Why Chinese Companies Plug a US Test for Facial Recognition

Last year, Chinese police arrested a man at a pop concert after he was flagged as a criminal suspect by a facial recognition system installed at the venue. The software that called the cops was developed by Shanghai startup Yitu Tech. It was marketed with a stamp of approval from the US government.

Yitu is a top performer on a testing program run by the National Institute of Standards and Technology that’s vital to the fast-growing facial recognition industry. More than 60 companies took part in the most recent rounds of testing. The rankings are dominated by entrants from Russia and China, where governments are bullish about facial recognition and relatively unconcerned about privacy.

“It’s considered the industry standard and users rely on NIST’s benchmark for their business decisions and purchases,” says Shuang Wu, a Yitu research scientist and head of Yitu’s Silicon Valley outpost. “Both Chinese and international customers ask about it.”

Yitu’s technology is in use by police and at subway stations and ATMs. It’s currently ranked first on one of NIST’s two main tests, which challenges algorithms to detect when two photos show the same face. That task is at the heart of systems that check passports or control access to buildings and computer systems.

The next five best-performing companies on that test are Russian or Chinese. When the State Department last June picked Paris-based Idemia to provide software used to screen passport applications, it said it had chosen “the most accurate non-Russian or Chinese software” to manage the 360 million faces it has on file.

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In a subsequent round of tests, US startup Ever AI ranked seventh, making it the top-performing company outside Russia and China. “Ever since the NIST results came out there’s been a pretty steady stream of customers,” including new interest from government agencies, says Doug Aley, Ever AI’s CEO.

NIST is an arm of the US Commerce Department with the mission of promoting US competitiveness by advancing the science of measurement. Its Facial Recognition Vendor Test program began in 2000, with the support of the Pentagon, after numerous US agencies became interested in using the technology.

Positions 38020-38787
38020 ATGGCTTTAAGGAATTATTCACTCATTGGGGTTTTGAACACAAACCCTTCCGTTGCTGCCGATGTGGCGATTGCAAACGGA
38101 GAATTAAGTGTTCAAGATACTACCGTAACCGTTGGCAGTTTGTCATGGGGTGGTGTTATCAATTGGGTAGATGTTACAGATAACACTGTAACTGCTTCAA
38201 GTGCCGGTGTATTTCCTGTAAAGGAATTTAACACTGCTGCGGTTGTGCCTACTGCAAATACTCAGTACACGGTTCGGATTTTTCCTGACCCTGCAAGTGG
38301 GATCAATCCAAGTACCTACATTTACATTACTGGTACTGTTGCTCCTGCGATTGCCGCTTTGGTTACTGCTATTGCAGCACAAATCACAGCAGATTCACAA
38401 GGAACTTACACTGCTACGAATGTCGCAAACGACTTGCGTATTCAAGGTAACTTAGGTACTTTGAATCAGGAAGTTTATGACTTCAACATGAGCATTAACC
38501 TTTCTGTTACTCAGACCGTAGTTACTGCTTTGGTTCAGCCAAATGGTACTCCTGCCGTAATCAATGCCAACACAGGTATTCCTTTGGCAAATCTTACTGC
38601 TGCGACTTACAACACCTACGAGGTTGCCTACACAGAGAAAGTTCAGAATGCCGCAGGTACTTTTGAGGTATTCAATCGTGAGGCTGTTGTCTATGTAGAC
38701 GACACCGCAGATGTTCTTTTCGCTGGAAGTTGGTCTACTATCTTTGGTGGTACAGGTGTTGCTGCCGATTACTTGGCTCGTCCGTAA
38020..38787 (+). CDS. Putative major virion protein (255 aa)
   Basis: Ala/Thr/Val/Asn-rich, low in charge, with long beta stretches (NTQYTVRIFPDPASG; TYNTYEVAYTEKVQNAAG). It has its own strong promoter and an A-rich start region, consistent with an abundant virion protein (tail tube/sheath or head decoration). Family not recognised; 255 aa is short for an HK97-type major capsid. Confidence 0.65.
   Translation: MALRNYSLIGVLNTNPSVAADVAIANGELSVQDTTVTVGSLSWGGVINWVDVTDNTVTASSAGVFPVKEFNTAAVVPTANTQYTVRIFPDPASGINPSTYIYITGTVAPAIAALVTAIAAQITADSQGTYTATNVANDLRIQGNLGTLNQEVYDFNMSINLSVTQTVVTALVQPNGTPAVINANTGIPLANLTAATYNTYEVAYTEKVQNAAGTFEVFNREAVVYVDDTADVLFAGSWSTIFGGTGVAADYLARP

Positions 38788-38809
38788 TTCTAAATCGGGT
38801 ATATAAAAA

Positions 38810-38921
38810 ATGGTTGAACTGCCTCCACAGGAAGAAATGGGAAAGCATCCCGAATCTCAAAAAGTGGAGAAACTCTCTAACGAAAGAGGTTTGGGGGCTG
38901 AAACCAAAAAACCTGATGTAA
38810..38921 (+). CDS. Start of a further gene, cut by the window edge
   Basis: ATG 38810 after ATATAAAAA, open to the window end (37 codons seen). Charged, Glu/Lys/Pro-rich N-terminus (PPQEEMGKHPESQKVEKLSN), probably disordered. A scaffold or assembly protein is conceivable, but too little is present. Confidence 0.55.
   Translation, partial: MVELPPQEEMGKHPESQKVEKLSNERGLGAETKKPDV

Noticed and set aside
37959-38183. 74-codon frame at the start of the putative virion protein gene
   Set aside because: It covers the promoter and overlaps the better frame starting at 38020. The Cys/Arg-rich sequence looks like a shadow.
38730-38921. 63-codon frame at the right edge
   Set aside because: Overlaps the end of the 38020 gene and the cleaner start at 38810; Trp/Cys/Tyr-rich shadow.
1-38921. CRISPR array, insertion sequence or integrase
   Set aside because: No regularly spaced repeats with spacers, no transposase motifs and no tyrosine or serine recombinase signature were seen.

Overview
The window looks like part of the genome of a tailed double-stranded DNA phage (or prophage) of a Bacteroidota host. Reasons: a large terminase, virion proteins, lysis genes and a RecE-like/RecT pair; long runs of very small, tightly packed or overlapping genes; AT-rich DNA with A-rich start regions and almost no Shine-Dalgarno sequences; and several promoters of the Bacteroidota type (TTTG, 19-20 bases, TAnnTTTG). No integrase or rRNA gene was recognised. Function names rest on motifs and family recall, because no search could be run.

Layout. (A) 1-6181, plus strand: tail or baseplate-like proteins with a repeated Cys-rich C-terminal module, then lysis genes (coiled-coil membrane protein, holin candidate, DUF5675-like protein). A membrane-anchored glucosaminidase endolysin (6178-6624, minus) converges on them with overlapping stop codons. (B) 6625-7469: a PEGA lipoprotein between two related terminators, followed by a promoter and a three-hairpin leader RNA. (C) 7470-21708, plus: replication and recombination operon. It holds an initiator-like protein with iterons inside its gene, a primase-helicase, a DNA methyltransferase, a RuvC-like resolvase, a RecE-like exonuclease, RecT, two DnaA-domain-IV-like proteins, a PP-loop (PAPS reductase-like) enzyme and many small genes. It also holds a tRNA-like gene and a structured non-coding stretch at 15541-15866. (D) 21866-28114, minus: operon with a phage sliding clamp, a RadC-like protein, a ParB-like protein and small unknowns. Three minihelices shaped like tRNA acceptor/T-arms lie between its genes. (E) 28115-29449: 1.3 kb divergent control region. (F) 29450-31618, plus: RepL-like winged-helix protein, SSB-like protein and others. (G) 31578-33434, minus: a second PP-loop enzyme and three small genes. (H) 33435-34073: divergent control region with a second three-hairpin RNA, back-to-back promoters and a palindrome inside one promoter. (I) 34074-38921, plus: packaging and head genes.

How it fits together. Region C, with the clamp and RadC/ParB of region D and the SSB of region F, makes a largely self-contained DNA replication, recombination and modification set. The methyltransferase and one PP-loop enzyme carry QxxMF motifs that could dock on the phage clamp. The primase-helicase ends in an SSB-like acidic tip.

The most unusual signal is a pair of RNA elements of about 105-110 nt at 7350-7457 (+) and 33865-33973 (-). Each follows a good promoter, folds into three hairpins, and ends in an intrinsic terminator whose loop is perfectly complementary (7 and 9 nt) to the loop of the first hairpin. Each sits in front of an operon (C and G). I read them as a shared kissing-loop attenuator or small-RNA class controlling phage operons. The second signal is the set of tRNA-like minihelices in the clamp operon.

Since then, NIST has tracked the steady improvement in algorithms designed to scrutinize human physiognomy, and developed new testing regimes to keep up. The agency now tests algorithms in a subterranean computer room in Gaithersburg, Maryland, using millions of anonymized mugshots and visa photos sourced from government agencies. Its results show that accuracy has improved significantly since the emergence of the neural network technology driving the tech industry’s current AI obsession.

The other NIST test simulates the way facial recognition is used by police investigators, asking algorithms to search for a specific face in a sea of many others. In 2010, the best software could identify someone in a collection of 1.6 million mugshots about 92 percent of the time. In a late 2018 version of that test the best result was 99.7 percent, a nearly 30-fold reduction in error rate.

The best performer on that test is Microsoft, which was scored by NIST for the first time in November. The next three best entrants were Russian and Chinese, with Yitu fourth. Ever AI came fifth. Of the more than 60 entrants listed in NIST’s most recent reports whose home base could be identified, 13 were from the US, 12 from China, and 7 from Russia.

For companies outside of Russia and China, doing well on NIST’s rankings opens the door to contracts with the US government. “Federal agencies don’t make buying decisions without checking with NIST,” says Benji Hutchinson, vice president of federal operations at NEC. The company has facial recognition contracts with the departments of State, Homeland Security, and Defense, and its technology is being tested to check the identity of international passengers at several US airports.

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